Android on your desktop? That's what some are taking away from Google's latest patent application.
Google's already got a web-based desktop OS but is the search giant considering taking Android to the desktop too? A patent filed by Google recently indicates that this could be the case.
First spotted by Patently Apple, the patent filing details that, though certain applications or OSes have been designed around a touchscreen UI, it may be beneficial to allow such applications and operating systems to be implemented on more traditional devices, including a desktop, netbook, or laptop computer.
"Certain applications and operating systems (e.g., the Android.RTM. operating system) have been designed around a touchscreen user interface, but it may be beneficial to allow such applications and operating systems to be implemented on more traditional devices (e.g., desktop/netbook/laptop devices) that include physical keyboards and/or pointing devices, such as trackpad devices," Google said in the patent description.
"Trackpad operations may be directly mapped to touchscreen events, which may be processed by applications that may be configured to process such events. In such fashion, a computing device may be capable of processing touchscreen-based events ... regardless of whether the computing device includes or is coupled to a touchscreen."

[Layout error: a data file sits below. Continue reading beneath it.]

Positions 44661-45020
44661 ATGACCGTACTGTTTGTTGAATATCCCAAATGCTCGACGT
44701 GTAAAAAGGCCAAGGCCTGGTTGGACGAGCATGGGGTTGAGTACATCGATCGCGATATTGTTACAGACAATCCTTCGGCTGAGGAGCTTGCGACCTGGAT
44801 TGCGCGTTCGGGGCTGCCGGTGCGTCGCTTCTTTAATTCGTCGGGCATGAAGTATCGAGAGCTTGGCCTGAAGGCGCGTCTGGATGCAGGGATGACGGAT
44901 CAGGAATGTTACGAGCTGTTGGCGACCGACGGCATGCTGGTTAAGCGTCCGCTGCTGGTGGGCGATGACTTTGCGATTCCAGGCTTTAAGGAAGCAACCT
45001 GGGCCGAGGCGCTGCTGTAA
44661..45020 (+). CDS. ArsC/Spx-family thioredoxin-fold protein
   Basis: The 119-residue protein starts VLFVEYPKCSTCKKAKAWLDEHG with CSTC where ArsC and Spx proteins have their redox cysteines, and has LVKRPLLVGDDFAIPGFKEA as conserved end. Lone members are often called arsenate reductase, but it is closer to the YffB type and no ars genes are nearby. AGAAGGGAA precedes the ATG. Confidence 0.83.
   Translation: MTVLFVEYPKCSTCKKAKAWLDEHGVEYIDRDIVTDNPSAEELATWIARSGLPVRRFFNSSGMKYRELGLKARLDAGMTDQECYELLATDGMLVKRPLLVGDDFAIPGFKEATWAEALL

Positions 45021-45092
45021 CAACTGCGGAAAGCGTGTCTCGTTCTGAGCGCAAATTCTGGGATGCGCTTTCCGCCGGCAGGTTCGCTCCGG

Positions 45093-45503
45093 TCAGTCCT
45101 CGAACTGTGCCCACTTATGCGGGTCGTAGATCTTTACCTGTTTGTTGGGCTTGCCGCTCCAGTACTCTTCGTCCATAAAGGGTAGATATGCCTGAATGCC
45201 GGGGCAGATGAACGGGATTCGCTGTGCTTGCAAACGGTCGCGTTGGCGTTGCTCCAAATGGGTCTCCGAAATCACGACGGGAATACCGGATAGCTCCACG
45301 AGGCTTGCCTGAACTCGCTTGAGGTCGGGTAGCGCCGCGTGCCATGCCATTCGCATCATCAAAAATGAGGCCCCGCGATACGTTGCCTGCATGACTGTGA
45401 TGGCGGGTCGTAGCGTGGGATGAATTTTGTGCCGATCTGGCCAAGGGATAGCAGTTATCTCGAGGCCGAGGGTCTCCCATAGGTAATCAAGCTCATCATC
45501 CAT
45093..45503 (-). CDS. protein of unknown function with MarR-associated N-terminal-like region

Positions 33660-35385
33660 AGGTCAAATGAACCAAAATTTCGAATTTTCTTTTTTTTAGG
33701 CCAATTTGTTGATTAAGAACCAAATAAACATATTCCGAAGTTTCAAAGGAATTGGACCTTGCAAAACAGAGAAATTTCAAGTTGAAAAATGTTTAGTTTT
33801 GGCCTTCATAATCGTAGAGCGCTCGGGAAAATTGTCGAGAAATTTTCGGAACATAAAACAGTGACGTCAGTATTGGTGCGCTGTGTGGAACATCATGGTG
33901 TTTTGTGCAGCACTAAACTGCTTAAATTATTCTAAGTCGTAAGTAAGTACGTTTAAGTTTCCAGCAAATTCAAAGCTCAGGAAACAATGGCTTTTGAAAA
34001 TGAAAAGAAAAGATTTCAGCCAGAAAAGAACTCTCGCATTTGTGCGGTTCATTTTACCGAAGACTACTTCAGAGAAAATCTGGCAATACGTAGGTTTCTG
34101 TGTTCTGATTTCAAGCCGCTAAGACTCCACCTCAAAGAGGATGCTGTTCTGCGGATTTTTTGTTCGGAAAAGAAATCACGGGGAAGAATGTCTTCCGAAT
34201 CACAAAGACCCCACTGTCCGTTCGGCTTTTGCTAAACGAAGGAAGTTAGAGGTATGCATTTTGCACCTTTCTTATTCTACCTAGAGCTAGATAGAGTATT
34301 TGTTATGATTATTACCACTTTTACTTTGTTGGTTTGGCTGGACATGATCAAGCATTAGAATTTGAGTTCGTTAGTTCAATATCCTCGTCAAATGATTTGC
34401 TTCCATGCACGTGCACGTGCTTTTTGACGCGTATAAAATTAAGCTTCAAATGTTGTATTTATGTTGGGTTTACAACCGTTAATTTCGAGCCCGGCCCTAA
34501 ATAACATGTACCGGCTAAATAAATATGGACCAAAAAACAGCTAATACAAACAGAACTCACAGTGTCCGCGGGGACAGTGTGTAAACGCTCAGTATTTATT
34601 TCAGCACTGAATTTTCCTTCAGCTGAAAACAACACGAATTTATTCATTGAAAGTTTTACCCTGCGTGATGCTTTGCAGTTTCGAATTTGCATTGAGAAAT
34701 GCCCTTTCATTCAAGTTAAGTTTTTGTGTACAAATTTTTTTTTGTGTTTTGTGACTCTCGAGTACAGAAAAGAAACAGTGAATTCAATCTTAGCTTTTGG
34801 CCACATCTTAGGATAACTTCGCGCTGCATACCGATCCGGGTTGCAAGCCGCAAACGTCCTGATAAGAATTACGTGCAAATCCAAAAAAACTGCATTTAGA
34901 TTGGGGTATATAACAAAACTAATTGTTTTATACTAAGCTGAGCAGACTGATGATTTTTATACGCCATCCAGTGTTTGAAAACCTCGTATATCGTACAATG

Though this patent seems to suggest Google is taking Android closer to the desktop/laptop area, judging by the patent, we'd say it's more likely Google's focus with this patent is on laptop-dock type devices that would see an Android phone dock to a companion notebook with the phone itself as a trackpad or input device.
It's thought that Android 5.0, also known as Jelly Bean, will be unveiled at Google I/O this summer, so perhaps we'll hear more about Google's plans for Android and the desktop/laptop then.